ScS and We Buy Any House provide tips for saving money on heating bills
Em Morley - January 15, 2021
Research from sofa and carpet specialist ScS reveals households have the heating on for an average of 4.7 hours a day during the colder months.
One in three (36%) Brits have had their heating on for more than five hours a day while working from home this winter, ScS reports.
When it comes to cities, those in Glasgow have their heating on for the longest, at 5.4 hours per day. In second place is Nottingham at 5.2 hours per day, and third is Birmingham at 5.1 hours per day.
The UK cities where people keep their heating on the longest on average:
Glasgow – 5.4 hours
Nottingham – 5.2 hours
Birmingham – 5.1 hours
Sheffield – 5.0 hours
Leeds – 4.9 hours
Liverpool – 4.9 hours
London – 4.9 hours
The top five cities where people keep their heating on for 12+ hours a day on average:
More than one in ten (13%) Brits have their heating at 25 degrees or above. Although they don’t leave the heating on for long each day, 11% of those from Belfast keep their thermostat at 25 degrees. If homes are well insulated, ScS says, turning the heating up high for a short amount of time might be a good way to heat up homes for less.
The regions where people leave their heating on the longest do so at a lower temperature. One in four in Birmingham (25%), Sheffield (25%), and Liverpool (24%) set their thermostat to 18 degrees or lower.
To help Brits save money whilst staying warm this winter, ScS has teamed up with Holly Herbert, Head of Content at webuyanyhouse.co.uk, to create some top tips for saving money on heating bills:
Don’t heat empty space
Holly says: “Don’t bother heating rooms that are empty, such as hallways or unused spare rooms. Instead, turn the radiators off and close the doors. Doing so can cut your bill by a third depending on how many rooms you’re not using.
“Using mats and rugs for floors that aren’t carpeted will help heat cold floors for less than underfloor heating and make you feel warmer, so you don’t feel the need to crank up the heating,” Holly adds.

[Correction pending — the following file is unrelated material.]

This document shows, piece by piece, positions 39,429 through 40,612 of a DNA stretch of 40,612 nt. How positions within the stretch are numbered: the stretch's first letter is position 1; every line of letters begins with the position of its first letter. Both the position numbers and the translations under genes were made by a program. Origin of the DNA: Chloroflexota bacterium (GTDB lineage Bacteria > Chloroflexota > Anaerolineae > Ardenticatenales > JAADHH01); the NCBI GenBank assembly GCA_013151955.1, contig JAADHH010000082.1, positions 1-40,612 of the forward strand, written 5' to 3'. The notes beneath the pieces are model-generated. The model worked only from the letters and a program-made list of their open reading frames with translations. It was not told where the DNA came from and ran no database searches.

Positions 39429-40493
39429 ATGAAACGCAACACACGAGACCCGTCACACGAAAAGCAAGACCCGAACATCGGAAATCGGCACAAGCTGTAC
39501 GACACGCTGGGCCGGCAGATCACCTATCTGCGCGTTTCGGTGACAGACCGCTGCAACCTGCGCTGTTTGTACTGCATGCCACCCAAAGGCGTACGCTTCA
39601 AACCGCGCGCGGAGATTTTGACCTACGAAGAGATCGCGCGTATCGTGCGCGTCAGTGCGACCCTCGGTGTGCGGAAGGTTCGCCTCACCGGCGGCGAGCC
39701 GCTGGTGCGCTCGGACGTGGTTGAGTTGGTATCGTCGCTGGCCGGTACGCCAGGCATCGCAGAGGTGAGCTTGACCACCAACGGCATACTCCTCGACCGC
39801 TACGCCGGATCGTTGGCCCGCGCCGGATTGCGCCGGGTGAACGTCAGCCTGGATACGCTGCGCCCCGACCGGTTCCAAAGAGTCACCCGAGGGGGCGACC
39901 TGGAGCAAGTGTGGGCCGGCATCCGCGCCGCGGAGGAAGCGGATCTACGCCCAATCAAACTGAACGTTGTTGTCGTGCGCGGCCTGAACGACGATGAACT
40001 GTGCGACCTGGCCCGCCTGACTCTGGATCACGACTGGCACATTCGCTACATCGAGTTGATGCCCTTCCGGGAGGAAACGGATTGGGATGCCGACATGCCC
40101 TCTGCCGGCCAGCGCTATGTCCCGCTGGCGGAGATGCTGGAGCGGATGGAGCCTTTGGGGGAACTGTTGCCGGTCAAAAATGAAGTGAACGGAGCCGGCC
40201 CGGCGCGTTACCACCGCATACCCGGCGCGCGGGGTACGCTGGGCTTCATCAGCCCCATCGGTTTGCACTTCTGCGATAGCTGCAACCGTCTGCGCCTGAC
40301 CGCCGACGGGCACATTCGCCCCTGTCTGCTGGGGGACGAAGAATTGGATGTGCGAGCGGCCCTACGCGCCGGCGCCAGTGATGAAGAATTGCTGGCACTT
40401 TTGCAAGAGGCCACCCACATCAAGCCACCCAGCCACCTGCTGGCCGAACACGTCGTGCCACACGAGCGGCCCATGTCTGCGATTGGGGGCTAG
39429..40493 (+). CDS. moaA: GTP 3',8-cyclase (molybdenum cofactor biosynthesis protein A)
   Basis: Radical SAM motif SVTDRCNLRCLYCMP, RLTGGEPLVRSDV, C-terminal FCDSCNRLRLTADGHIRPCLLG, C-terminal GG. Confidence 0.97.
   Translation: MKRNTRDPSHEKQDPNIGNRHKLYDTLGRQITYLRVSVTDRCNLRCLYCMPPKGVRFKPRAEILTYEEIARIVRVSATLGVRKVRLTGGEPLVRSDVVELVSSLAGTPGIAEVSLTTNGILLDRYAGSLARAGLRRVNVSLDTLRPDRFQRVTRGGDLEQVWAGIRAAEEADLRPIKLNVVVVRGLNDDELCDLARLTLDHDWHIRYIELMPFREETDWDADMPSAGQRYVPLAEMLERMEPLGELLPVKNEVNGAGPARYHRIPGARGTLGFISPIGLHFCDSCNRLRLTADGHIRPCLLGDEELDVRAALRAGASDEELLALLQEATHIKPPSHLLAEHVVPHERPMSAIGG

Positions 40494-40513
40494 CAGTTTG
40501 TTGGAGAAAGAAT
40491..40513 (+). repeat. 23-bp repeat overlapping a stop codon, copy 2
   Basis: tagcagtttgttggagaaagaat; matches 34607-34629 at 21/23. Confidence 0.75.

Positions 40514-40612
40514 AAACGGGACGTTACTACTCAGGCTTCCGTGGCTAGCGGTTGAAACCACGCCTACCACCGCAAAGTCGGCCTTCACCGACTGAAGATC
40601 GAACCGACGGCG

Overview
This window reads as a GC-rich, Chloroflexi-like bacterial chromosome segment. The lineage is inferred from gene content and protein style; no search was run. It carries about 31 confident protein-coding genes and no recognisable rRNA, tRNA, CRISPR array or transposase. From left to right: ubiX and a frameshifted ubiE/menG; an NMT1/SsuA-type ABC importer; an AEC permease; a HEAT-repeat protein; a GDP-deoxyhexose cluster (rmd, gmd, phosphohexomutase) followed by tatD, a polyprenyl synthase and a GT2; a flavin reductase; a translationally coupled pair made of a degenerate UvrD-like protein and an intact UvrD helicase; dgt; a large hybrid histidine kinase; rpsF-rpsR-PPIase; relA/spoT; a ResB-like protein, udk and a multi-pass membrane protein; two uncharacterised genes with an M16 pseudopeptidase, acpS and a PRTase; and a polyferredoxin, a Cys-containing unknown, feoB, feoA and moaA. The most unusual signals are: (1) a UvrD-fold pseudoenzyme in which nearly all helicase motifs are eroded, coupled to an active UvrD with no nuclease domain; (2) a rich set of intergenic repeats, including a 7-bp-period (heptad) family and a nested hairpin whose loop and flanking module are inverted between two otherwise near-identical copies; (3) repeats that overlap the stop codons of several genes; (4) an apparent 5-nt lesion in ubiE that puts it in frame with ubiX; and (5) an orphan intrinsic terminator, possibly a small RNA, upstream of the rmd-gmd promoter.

“Thick curtains are also a great way to keep the heat in your home. Opt for those marked thermal and make sure you keep these closed to avoid drafts coming in and encouraging you to have the heating on higher, saving around 10% off your bill,” advises Holly.
“Make sure your bed is closer to the radiator than the window (not too close or it will trap the heat), to help you feel warmer while you sleep. Similarly, ensure your sofa isn’t too close to the radiator as this will absorb the heat and the room won’t feel the benefit. In general, keep all furniture six inches away from the radiators to allow the heat to flow around the room more efficiently, saving up to 10% on bills. Keeping sofas and chairs away from external walls will also help you feel warmer while relaxing,” says Holly.
Dale Gillespie, Head of Acquisition at ScS, comments: “Though many put off turning the heating on until temperatures drop really low, it’s surprising to see how many people leave it on for most of the day.
“We were surprised to see such a difference in behaviours across the UK with some cities preferring to heat their homes in short blasts but whacking the thermostat high where others heat on low for longer hours.
“As we’re spending more time at home, it’s amazing how big a difference a little thing like moving your sofa can help to heat up a room and reduce heating bills.”